Arginine: Elk, beef, buffalo, ostrich, kangaroo, venison meat, spinach
Methionine: Pheasant, turkey, quail, beef, elk, ostrich
Histidine: Venison, beef
Phenylalanine: Quail, beef, turkey
Isoleucine: Pheasant, beef, chicken, turkey
Threonine: Beef, pheasant, quail, turkey, venison, elk, chicken, rabbit, buffalo
Leucine: Beef, pheasant, turkey, quail, elk, chicken, buffalo
Tryptophan: Elk, pheasant, turkey, quail, rabbit, buffalo, chicken, spinach
Lysine: Beef, turkey, pheasant, elk, chicken, venison, rabbit, buffalo
Valine: Beef, pheasant, turkey, quail, duck, lamb
Taurine: Heart, liver, all muscle meat
Raw Diets for Senior AnimalsWritten on Tuesday, May 28th, 2013
The senior years of your pet’s life are some of the best, give your senior the treatment that they deserve! Whether you’re switching your pet from commercial foods, or your pet is getting older and has always been on raw, there are things you should know when caring for your aging family member. As your pet grows older, his/her diet may need to be adjusted. Age, in part, is the product of oxidization on a cellular level. A raw diet contains high levels of antioxidants which help to slow the oxidation process and the process of aging. Below, the dietary possibilities for senior pets are discussed.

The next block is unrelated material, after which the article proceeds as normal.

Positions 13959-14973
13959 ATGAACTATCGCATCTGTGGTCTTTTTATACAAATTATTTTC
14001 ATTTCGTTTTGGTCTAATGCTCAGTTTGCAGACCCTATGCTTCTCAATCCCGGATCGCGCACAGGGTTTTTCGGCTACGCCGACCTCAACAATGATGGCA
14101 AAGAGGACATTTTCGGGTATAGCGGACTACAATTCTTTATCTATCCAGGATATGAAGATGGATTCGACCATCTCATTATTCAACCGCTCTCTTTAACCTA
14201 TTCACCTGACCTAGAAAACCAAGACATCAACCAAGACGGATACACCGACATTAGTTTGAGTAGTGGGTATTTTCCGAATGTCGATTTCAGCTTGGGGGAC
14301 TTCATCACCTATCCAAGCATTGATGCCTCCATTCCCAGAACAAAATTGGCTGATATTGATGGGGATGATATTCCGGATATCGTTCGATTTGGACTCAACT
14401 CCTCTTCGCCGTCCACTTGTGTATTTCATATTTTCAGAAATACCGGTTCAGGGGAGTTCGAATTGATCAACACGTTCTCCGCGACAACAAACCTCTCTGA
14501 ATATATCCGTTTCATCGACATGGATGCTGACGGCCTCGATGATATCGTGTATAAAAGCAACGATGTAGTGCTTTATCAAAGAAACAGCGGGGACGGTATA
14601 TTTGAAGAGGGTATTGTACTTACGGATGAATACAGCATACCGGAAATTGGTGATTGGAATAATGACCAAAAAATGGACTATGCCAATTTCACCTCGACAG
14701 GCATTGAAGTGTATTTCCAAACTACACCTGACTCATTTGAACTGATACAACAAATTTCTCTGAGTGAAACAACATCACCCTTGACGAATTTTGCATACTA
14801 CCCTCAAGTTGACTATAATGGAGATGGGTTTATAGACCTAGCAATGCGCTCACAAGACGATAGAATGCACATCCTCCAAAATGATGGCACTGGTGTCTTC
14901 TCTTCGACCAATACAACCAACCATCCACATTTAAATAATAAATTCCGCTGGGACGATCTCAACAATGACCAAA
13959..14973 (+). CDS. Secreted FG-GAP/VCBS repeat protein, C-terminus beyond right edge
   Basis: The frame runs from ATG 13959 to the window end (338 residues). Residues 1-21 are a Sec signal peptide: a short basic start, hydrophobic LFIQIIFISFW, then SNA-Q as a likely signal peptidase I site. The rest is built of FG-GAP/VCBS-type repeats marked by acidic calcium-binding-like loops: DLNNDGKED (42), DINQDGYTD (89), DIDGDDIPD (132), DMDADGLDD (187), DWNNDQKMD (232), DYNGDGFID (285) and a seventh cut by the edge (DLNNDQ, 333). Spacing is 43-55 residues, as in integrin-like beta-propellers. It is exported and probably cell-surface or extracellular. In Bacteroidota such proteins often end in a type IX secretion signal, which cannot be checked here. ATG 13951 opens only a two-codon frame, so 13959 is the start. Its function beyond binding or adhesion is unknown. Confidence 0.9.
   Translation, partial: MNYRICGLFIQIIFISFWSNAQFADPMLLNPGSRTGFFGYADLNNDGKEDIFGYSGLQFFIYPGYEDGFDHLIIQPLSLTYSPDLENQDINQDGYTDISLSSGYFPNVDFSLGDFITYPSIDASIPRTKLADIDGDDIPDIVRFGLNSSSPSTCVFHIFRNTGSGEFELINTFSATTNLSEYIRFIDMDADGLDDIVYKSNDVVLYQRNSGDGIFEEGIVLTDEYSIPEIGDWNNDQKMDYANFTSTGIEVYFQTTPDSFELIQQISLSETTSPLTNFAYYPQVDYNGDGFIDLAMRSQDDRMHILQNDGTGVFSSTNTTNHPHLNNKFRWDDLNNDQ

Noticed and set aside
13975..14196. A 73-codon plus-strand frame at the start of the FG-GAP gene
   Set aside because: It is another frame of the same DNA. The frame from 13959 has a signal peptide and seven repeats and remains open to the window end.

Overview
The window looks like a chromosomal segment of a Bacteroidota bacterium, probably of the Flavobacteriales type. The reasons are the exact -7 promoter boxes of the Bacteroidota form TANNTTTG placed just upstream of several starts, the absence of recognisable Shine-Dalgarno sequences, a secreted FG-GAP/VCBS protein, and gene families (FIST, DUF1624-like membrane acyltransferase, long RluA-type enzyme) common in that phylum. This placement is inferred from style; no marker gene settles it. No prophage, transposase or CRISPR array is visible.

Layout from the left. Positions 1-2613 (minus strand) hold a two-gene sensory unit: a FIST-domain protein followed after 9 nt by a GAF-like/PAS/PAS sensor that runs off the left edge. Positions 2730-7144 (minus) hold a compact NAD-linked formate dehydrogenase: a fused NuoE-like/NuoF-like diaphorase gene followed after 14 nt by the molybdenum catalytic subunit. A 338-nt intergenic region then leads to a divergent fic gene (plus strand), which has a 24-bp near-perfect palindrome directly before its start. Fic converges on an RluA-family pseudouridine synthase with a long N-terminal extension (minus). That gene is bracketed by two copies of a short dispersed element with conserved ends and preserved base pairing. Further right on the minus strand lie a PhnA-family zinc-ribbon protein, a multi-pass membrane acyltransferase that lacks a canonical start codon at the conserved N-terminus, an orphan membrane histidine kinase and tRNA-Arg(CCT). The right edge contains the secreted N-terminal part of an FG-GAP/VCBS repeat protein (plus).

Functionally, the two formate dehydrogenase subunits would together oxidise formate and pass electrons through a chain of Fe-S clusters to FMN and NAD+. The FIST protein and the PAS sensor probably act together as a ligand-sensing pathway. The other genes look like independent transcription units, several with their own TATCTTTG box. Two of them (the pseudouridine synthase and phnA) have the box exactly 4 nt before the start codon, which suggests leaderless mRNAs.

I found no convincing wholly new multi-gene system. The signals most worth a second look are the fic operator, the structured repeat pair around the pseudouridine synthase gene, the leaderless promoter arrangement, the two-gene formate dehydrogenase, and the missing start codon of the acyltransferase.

Switching a Senior to Raw